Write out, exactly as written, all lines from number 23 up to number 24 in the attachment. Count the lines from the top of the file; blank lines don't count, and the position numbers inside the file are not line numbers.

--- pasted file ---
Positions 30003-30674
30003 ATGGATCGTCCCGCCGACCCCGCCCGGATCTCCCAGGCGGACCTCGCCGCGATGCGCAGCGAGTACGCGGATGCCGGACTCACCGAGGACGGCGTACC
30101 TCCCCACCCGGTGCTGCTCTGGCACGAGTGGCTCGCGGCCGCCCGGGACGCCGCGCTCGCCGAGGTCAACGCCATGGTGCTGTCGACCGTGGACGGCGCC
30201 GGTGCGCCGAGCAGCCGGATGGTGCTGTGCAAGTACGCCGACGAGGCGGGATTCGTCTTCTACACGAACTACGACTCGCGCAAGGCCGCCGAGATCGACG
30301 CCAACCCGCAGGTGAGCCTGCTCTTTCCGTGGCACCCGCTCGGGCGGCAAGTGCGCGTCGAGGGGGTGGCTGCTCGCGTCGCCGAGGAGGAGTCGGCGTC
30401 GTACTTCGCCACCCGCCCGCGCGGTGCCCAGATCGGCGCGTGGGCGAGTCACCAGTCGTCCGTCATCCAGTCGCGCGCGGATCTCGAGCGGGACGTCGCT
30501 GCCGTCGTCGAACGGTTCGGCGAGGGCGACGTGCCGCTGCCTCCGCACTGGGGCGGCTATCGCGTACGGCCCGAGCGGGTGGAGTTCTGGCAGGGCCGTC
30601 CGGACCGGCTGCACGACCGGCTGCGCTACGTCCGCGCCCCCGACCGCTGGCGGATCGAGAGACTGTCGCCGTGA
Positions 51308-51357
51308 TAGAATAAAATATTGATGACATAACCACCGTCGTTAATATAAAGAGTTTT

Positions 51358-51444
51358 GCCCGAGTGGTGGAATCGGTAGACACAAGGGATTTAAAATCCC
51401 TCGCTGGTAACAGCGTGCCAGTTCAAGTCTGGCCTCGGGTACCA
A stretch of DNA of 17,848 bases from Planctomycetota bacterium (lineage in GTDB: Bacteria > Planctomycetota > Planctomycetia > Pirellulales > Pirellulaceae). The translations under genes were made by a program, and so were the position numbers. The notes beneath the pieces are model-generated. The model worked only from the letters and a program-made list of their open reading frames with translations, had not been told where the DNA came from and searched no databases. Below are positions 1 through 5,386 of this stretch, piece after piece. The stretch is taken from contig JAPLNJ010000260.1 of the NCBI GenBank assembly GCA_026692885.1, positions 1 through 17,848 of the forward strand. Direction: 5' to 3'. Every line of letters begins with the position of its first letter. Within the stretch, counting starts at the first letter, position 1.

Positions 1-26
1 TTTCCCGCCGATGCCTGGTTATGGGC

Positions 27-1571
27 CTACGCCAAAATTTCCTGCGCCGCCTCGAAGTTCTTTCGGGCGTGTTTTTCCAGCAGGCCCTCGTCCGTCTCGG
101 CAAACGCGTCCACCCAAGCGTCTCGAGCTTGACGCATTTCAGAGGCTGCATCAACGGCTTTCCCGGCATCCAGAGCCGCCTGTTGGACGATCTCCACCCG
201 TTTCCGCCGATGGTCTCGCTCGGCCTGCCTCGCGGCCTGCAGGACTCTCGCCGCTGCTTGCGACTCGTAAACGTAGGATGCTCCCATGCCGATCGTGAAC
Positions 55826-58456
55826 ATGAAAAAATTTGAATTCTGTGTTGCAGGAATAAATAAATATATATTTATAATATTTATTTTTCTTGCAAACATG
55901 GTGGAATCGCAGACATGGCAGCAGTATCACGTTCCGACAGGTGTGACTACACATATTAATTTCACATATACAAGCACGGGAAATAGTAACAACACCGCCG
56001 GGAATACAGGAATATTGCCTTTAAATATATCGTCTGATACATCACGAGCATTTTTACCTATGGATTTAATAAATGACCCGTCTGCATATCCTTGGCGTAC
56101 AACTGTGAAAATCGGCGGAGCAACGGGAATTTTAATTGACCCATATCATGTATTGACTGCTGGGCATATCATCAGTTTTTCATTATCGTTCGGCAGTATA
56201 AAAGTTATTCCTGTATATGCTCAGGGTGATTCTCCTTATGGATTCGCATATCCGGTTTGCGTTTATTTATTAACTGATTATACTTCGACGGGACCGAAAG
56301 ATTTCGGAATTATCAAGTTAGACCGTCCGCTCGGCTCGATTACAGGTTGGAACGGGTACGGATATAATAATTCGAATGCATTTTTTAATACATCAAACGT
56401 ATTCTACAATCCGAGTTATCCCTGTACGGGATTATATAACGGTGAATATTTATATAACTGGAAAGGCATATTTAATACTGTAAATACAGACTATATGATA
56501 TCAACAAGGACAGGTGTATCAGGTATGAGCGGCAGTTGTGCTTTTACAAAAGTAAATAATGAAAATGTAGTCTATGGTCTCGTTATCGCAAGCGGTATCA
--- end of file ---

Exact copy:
55901 GTGGAATCGCAGACATGGCAGCAGTATCACGTTCCGACAGGTGTGACTACACATATTAATTTCACATATACAAGCACGGGAAATAGTAACAACACCGCCG
56001 GGAATACAGGAATATTGCCTTTAAATATATCGTCTGATACATCACGAGCATTTTTACCTATGGATTTAATAAATGACCCGTCTGCATATCCTTGGCGTAC